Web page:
Sunday, April 10, 2011

A Cut and a Shave...

Source: CBC News: Harper vows 'Modest' cuts but Offers few Details
Source: CTV News: Harper say Tories can cut Costs, Keep Services

As the election continues, it seems that all the party leaders are talking about cuts to the civil service in one way or another. The Liberals have warned that the Conservatives will cut essential services (like health care) in order to pay for their programs in their platform. The NDP has said that neither the Liberals or Conservatives can be trusted to protect essential services and that both parties would make cuts to services.

The Conservatives, on the other hand, haven't spent much time attacking the others over whether they would cut programs and services; instead, Harper has openly admitted that the Conservative Party, if they form government, would make cuts to balance the budget.

Of course, Harper didn't say the word 'cuts' exactly. Much like Jim Flaherty, who called the finding of the government in contempt 'a procedural motion', Harper is telling the truth without telling the truth.

Harper has referred to the cuts as 'shave[ing] five per cent off [the $80 billion in operating costs the government spends]' and as 'operational savings'.

Of course when pressed for details by the press, Harper refused to provide any real details to the plan of his party. The only thing he has gone on the record for mentioning is that there are 80,000 civil servants expected to retire in the next few years, and that not all of them need to be replaced.

Given the Harper Government's long standing inability to see eye-to-eye with the civil service, I can't help but see this as a bad thing. After all, how many civil servants out there have stood up to the government since Harper came to power in 2006? How many have blown whistles over questionable practices, such as the flagging of access to information requests, and directly challenged the power of not only the government but the Prime Minister's Office?

The fact of the matter is, it's probably a higher number than any of us know. So to hear Harper say he's not going to replace a large number of these people makes me concerned.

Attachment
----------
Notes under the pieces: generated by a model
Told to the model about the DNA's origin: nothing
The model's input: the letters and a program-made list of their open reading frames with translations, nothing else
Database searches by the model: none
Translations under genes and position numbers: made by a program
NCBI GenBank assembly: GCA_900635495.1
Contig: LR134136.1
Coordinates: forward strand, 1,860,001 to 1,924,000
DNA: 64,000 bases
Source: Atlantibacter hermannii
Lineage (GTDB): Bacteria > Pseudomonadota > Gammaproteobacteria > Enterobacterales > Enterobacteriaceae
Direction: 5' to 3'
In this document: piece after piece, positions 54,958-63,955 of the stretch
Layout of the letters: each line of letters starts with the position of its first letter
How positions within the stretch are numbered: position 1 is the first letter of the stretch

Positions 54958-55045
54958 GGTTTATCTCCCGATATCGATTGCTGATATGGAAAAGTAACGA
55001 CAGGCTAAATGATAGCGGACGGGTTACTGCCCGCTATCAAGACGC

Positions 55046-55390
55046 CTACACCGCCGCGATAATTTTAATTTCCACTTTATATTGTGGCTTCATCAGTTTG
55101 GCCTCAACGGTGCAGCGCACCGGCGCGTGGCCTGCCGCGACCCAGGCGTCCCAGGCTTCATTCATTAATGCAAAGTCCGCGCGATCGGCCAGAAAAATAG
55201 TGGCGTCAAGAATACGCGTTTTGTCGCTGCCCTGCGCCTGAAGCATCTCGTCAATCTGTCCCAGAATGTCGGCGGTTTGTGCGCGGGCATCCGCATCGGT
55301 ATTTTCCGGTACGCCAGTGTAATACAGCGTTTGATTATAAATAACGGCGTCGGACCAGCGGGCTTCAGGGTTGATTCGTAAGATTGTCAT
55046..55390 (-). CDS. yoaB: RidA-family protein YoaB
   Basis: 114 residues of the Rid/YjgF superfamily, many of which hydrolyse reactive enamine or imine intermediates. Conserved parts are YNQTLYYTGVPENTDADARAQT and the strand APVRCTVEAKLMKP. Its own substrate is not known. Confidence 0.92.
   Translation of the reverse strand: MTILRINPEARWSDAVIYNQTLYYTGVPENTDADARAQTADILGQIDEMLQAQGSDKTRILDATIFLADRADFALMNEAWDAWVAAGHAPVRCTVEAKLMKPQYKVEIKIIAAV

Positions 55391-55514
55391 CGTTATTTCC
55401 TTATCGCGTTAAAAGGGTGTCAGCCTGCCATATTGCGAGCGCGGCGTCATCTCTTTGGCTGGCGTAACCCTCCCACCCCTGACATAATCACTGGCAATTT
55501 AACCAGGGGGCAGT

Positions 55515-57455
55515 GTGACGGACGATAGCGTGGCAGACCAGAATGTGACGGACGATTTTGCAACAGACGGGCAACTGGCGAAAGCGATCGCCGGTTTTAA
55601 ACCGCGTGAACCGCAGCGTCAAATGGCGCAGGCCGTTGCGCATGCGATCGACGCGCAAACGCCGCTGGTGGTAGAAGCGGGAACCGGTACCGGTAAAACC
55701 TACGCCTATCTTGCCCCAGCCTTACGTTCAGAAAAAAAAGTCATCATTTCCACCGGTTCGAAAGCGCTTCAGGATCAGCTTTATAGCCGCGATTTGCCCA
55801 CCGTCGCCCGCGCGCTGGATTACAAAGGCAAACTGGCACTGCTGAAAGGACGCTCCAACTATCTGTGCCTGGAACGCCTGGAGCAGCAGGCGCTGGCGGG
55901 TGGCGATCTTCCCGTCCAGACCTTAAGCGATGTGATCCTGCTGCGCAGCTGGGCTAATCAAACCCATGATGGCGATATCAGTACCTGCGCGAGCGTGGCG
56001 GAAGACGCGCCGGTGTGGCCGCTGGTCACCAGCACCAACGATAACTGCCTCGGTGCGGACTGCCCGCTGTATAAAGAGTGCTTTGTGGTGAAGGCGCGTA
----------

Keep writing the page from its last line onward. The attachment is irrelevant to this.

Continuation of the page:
After all, 80,000 people is a lot of jobs; I find it impossible to believe that you could eliminate even half or a quarter of those jobs and still have those departments deliver services as they do now. A decrease in the civil service means there will be a slow down in the delivery of government services, there's just no other way around it.

If a department goes from having 30 employees to 10, for example, there is going to be a significant diminishing in the productivity and ability of that department to do their jobs in a timely fashion. Even if those 10 workers were the best of the best and worked around the clock, I doubt they could do the work of 20 others.

This is yet another time when Conservatives are attempting to paint the civil service as a 'boogeyman' that is a black hole of taxpayer money. I've said it many times on this blog, if we want services as a nation we have to pay for them. We can't get something for nothing, life simply doesn't work that way.

A decrease in the civil service, regardless of where the decrease occurs, will lead to decreased services. A + B = C, always has and always will. And this is a case where Harper is trying to tell Canadians that A + B = D, and he's crossing his fingers than none of us are paying close enough attention to see the lie we're being fed.

And there's the flip side to this problem. Harper has said that not everyone will be replaced when the 80,000 retire; but some of them will be.

Given that the Conservatives were caught 'considering' the niece of former PC Premier Bernard Lord, upon his recommendation, for a job at Rights & Democracy, I think we all know how the Conservative hiring process is going to work for those who will be replaced.

I'm not saying the Liberals are any better, mind you. The culture of cronyism that exists in Ottawa has existed under Liberal and Conservative governments alike. Yet Canadians always talk about how they want change in government and Ottawa. Yet Canadians always alternate between two parties which have proven that they are undeserving of the public trust.

To borrow a phrase: "the definition of insanity is doing the same thing twice and expecting different results." In that way, it appears we Canadians have been electorally crazy for years.

Until we re-examine why we vote the way we do, and whether or not the status quo is actually the best thing for Canada, we're simply going to get the same results over and over. And it would be insanity not to make a change for the better.

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